In June this year five renowned Australian artists travelled to a remote location in Kakadu in the Northern Territory to participate in a week long artist’s camp. It is the same site where recently found artefacts show that Aboriginal people have lived in Australia for 18,000 years longer than previously estimated.
Mike Mitchell, Director of Mitchell Fine Art, organised the trip to inspire the artists with some of the most exquisite landscape that Australia has to offer, while providing them the opportunity to engage with the Aboriginal traditional owners.
Steve Lopes 'View to Ubirr' 34 x 38cm, oil on board
Travelling to Western Arnhem land the group spent time with traditional owners and their families exploring the country, visiting rarely seen rock art and scenery and learning about the area and the immense significance of country for the local Aboriginal people.
What followed was a week of plein air painting (French for painting outdoors) in and around Arnhem Land. It resulted in a body of work that is an immediate reaction to the landscape, inspired by the experiences and observations of the world’s oldest culture in a place unchanged over thousands of years.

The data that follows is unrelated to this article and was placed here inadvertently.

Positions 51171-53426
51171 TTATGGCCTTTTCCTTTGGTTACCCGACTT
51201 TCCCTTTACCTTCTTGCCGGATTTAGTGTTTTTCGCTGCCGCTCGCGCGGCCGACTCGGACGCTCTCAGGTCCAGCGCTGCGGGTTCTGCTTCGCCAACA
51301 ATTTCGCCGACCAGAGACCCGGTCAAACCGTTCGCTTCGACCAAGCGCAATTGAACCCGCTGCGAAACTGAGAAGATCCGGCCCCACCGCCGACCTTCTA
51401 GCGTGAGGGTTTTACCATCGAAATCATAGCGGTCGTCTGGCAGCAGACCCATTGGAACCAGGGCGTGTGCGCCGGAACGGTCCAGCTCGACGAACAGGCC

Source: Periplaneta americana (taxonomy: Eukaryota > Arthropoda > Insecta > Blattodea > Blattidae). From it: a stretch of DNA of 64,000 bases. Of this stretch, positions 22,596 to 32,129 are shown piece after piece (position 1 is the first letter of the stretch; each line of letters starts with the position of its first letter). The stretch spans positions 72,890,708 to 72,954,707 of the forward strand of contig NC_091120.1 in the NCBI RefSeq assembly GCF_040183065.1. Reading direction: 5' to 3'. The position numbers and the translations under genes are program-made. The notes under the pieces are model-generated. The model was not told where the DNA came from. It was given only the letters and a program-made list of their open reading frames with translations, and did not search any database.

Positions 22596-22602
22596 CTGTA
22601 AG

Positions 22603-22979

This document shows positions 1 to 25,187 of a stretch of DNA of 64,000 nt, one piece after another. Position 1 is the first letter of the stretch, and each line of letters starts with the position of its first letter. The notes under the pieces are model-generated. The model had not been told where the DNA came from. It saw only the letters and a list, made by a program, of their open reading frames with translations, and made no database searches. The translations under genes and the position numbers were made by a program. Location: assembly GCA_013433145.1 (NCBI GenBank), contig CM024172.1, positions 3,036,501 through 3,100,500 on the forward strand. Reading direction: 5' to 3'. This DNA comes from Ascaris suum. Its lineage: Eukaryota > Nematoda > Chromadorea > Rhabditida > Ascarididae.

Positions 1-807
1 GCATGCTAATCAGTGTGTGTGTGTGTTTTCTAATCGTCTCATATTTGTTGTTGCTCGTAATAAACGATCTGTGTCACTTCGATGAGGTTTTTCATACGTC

Franck Gohier 'Self Portrait as a Croc Hunter' 121 x 80cm, pen and ink on cotton rag paper
The group witnessed snippets of a lifestyle and culture that goes beyond recorded memory. Aboriginal rock art depicting Thylacines (Tasmanian Tigers), ceremony and the mail plane from the 1930’s shows a pictorial history of the area. This all had a profound effect of this group of artists and is reflected in the artworks produced.
The exhibition ‘Kakadu’ opens 6pm 1st September 2017, with some of the participating artists in attendance.
An Artist Talk will be held in the gallery on Saturday Sept 2nd from 2pm.
The exhibition is showing at Mitchell Fine Art, 86 Arthur St Fortitude Valley, Brisbane from August 30th until September 23rd.
To view all works in the exhibition online please click here.